“The American criminal justice system is fundamentally broken.

“As a nation, we incarcerate more of our own citizens than any other country in the world – often times for non-violent drug offenses. Past reforms meant to keep our communities safer have resulted in disproportionately high incarceration rates among people of color, splitting families apart and helping to perpetuate cycles of poverty. Despite the creation of innovative tools at the local level in King County to institute diversionary “safety valve” mental health, drug rehabilitation, and veterans treatment courts, these resources do not currently exist at the federal level. Communities of color still face disproportionate mandatory minimum sentences, with charges often stacking on top of one another. The vast majority of inmates leaving prison face long-term unemployment, with employers often unwilling to consider them due to their records. Make no mistake, I believe that the justice system must work to protect the innocent, and hold those committing crimes accountable – but a central goal of our corrections system must also be rehabilitation and reintegration. As a society, we must do more.

“As a former prosecutor, I have had a unique exposure to the intricacies of our judicial system. The men and women who work in law enforcement, as prosecutors, public defenders, judges, and corrections officers shoulder the immense duty of keeping our communities safe. These individuals must balance this responsibility while at the same time assuring that the system remains fair and balanced, and that individuals are treated and judged equally under the law.  I believe the time has come to make important adjustments to the way we handle criminal justice in our country.

“I applaud the President’s recent statements on the need for criminal justice reform, including his Executive Action to “ban the box” on initial paperwork for federal employment applications, which mirrors legislation that I became a cosponsor of earlier this year. Banning the box is a good start, however, there is no singular solution—we must make across-the-board changes if we are to truly reform our broken justice system and begin to address the unintended negative consequences of the 1994 Crime Bill. This bill has been criticized for its enactment of mandatory minimum sentences and other reforms that have disproportionately harmed disadvantaged communities.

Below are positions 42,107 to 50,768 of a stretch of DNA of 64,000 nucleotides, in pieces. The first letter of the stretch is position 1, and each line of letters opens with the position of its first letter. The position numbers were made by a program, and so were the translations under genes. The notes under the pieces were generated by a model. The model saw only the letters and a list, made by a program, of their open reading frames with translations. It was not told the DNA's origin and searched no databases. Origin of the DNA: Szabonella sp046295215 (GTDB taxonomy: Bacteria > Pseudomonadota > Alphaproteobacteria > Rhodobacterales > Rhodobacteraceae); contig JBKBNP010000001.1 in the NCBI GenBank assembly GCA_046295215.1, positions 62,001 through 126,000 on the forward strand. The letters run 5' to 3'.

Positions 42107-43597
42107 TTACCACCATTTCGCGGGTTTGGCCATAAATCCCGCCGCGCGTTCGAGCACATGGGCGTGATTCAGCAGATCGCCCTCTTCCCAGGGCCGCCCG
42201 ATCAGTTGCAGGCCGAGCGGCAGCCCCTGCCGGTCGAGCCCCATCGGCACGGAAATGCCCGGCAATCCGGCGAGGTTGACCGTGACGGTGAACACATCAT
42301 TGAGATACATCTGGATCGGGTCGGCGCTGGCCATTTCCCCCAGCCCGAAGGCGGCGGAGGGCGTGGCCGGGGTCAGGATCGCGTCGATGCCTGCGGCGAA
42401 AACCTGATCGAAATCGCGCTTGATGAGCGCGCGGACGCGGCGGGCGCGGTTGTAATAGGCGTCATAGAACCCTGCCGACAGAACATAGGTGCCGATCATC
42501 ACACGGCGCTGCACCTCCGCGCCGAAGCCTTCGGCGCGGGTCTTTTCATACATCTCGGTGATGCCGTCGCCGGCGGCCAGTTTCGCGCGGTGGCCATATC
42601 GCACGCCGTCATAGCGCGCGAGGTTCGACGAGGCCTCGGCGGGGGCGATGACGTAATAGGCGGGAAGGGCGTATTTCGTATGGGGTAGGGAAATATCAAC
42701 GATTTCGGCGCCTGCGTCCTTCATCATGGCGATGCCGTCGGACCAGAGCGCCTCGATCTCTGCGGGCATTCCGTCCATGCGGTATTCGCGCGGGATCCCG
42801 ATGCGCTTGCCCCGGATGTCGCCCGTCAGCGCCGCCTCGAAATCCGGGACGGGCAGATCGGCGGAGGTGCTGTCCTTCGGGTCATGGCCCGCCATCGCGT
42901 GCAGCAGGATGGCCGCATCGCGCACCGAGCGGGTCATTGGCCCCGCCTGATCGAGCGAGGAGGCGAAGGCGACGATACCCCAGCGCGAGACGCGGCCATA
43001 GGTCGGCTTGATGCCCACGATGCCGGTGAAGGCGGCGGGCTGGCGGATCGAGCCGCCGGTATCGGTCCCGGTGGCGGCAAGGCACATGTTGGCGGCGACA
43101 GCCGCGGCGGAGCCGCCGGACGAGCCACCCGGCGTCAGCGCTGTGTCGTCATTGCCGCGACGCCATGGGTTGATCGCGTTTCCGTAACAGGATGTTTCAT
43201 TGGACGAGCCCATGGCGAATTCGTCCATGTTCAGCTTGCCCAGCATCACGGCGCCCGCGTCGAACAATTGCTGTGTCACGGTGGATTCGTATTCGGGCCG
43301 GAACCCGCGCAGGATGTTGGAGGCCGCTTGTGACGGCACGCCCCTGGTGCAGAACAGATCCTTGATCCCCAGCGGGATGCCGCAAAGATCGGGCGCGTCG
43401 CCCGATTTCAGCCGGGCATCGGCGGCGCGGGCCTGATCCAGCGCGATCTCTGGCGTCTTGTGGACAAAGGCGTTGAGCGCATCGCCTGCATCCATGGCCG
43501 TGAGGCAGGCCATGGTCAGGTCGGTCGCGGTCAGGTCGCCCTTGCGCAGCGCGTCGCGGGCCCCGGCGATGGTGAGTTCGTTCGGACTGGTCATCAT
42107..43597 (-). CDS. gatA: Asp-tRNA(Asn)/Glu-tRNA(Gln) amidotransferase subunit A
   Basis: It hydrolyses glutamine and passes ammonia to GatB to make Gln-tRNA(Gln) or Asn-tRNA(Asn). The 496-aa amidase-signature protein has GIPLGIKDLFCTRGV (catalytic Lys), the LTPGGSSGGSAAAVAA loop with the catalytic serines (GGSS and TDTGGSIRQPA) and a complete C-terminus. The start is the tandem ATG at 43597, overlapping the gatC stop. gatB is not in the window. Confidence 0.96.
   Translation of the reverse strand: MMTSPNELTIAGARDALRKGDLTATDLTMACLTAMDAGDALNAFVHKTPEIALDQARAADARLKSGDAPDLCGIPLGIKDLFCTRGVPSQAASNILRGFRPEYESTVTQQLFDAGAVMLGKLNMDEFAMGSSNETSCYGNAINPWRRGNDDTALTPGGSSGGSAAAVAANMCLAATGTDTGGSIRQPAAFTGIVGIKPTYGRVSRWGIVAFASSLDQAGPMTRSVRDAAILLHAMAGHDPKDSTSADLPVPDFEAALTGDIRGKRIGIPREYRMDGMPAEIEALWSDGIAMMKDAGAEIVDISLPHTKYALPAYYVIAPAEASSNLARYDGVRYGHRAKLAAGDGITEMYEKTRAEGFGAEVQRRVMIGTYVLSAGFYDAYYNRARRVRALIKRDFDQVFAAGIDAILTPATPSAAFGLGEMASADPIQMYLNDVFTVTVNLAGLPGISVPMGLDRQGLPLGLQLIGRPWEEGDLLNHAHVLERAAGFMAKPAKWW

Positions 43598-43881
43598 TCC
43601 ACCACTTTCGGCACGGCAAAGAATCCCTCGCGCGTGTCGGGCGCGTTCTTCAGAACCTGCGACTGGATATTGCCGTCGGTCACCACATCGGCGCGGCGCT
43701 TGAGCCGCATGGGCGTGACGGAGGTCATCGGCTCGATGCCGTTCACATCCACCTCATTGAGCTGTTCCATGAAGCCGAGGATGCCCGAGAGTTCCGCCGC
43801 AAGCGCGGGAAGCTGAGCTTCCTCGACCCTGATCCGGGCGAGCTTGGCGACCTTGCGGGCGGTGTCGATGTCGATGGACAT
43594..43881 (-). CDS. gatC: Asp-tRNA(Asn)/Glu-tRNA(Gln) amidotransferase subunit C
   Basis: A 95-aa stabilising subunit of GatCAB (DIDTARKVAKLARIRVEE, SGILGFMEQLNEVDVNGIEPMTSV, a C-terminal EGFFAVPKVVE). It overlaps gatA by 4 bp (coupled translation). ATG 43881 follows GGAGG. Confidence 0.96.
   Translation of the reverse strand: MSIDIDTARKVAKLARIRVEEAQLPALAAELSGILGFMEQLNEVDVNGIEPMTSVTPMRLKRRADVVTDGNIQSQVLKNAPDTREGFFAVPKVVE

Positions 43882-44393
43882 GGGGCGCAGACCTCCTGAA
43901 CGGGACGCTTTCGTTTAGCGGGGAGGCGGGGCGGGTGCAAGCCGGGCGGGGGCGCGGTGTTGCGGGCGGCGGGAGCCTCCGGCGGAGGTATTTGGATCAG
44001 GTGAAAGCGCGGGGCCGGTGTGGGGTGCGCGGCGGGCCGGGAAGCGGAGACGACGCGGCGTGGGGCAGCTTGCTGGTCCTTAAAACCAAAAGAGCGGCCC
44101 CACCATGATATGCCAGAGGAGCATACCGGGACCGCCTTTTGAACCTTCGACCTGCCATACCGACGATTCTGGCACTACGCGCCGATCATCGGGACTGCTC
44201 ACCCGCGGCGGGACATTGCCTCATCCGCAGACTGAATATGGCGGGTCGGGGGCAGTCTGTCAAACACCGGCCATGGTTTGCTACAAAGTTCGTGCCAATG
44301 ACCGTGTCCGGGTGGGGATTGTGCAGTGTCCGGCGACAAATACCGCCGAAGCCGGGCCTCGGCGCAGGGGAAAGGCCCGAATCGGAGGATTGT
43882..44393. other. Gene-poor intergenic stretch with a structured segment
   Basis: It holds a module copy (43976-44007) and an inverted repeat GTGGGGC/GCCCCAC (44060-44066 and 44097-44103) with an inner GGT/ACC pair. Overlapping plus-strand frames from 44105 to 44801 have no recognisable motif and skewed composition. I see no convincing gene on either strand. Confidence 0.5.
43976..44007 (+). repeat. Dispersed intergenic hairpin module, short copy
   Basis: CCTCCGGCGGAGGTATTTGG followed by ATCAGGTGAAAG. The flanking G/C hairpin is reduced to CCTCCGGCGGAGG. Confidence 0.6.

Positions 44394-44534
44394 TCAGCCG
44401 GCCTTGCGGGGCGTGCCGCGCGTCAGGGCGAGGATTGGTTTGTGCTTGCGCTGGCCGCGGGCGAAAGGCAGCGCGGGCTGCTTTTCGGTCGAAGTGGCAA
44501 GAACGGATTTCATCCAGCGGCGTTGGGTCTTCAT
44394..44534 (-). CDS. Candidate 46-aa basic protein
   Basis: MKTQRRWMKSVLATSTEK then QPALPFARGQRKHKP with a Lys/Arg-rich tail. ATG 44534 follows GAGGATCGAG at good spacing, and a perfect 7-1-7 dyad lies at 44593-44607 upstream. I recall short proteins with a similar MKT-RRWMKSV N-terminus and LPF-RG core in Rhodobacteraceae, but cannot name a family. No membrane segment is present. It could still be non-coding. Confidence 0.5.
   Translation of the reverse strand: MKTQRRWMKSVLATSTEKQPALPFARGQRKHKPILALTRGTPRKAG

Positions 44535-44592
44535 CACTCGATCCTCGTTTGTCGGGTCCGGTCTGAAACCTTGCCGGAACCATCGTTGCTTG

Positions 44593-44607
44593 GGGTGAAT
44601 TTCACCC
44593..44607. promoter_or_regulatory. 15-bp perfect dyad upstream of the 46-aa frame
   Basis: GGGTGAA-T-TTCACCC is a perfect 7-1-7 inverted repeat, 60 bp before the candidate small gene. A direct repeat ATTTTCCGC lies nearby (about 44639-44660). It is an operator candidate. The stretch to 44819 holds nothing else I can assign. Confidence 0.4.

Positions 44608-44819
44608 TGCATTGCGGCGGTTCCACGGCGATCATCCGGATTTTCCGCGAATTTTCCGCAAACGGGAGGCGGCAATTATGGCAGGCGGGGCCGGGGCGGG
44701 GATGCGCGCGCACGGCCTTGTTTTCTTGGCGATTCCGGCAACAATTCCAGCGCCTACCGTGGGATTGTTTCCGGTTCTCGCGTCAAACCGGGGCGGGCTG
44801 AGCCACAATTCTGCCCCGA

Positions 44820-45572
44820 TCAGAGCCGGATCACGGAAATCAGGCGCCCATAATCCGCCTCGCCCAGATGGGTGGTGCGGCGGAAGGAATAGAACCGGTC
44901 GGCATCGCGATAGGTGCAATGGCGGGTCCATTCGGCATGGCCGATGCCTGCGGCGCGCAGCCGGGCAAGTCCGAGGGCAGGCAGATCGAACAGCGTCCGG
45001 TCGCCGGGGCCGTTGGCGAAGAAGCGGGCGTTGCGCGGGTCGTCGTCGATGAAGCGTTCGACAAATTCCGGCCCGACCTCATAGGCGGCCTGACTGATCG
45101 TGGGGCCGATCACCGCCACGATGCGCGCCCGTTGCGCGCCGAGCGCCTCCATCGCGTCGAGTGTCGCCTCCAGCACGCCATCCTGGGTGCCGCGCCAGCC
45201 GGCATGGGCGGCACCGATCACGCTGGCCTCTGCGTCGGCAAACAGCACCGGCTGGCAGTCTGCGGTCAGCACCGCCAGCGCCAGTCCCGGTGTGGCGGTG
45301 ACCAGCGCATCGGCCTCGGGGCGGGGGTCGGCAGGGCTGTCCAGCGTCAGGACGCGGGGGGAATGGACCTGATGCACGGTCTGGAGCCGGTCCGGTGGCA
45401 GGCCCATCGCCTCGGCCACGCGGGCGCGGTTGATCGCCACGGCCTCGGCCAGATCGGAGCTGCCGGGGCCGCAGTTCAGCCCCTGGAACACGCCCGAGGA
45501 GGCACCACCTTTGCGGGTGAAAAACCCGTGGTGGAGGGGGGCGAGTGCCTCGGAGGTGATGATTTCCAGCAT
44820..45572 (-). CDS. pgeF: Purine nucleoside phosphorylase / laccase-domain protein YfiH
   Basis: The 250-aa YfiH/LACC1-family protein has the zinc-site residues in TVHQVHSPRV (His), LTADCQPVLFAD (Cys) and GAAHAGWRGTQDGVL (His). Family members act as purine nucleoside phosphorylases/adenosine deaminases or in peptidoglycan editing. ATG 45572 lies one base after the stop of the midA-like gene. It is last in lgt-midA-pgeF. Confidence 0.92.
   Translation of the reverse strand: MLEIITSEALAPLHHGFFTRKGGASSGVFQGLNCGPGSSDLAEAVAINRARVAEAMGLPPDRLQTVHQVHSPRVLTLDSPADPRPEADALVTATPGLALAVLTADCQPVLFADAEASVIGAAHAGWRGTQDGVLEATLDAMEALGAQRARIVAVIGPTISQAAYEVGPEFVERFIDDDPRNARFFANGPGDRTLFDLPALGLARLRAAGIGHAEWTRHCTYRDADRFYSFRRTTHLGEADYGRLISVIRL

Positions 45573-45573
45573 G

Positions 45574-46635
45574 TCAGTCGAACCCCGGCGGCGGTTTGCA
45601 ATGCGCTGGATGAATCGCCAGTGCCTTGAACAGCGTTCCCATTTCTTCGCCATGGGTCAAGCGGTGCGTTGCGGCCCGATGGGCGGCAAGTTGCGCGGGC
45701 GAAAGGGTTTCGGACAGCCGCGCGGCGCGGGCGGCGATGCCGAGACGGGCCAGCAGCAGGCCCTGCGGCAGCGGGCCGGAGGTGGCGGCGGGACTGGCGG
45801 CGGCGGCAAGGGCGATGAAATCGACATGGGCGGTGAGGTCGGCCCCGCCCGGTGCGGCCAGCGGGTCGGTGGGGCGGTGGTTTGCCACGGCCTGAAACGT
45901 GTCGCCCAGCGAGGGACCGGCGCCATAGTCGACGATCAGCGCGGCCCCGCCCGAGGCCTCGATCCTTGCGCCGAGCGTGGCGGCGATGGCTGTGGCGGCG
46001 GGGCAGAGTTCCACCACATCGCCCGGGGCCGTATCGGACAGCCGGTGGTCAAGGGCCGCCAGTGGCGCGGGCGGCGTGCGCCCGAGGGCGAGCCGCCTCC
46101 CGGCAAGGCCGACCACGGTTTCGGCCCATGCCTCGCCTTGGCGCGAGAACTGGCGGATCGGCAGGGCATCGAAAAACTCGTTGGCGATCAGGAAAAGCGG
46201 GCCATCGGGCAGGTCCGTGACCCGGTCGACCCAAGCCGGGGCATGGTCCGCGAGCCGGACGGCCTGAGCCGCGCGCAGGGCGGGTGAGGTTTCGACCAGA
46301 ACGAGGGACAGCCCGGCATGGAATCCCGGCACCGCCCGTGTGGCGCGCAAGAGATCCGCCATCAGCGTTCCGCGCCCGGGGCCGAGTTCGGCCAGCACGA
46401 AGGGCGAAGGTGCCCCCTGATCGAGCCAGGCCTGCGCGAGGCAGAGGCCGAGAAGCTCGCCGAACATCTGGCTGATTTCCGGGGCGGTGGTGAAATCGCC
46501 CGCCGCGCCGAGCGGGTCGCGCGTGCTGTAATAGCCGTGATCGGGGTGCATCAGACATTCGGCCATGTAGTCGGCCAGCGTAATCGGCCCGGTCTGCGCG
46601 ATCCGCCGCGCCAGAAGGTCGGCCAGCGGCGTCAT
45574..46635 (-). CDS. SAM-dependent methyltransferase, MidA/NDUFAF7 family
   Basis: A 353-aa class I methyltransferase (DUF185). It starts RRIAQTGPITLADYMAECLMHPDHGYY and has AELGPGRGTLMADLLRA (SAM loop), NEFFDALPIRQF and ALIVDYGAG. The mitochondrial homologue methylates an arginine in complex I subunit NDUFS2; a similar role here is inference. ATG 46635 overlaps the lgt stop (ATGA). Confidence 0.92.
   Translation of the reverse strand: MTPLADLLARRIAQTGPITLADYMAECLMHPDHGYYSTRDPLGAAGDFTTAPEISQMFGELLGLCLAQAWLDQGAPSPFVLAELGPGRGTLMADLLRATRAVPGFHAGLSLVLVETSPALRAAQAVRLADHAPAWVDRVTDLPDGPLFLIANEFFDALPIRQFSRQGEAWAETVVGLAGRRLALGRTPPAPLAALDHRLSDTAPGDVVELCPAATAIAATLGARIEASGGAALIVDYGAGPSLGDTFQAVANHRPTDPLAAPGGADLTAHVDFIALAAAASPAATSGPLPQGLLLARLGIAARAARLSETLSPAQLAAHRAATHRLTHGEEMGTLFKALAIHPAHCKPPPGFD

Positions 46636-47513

“To address our broken system, I have laid out a “roadmap” of criminal justice reform initiatives to make improvements throughout the judicial system. Congress should pass the SAFE Justice Act, a comprehensive bill that I cosponsored which utilizes evidence-based, state-tested reforms across the spectrum of criminal justice – from sentencing reform and safety valve programs, to changes in post-release supervision. I support establishing federal grant programs for Body Worn Cameras (BWCs) because we must work with and support our men and women in law enforcement, promoting accountability and transparency. I also strongly support funding for legal help to low income individuals, as well as legislation that implements evidence-based changes in our prisons and supports the reentry of those who have completed their sentences back into society. Leveling the playing field on federal job applications by “banning the box” is a crucial step, but we must go further.

“As we work towards common-sense reforms to our criminal justice system, I greatly value the continuing information, opinions and experiences shared with me by my constituents about these critical topics. We must chart a new course if we are to build a stronger tomorrow.”

“Congressman Smith will be an invaluable partner in building support across party lines to pass comprehensive criminal justice reform,” stated Congressman Bobby Scott, the lead Democratic cosponsor of the SAFE Justice Act.  “His dedication to educating our colleagues about evidence-based practices and addressing the underlying causes of recidivism have been a great help as we continue to push for meaningful reform in Congress.”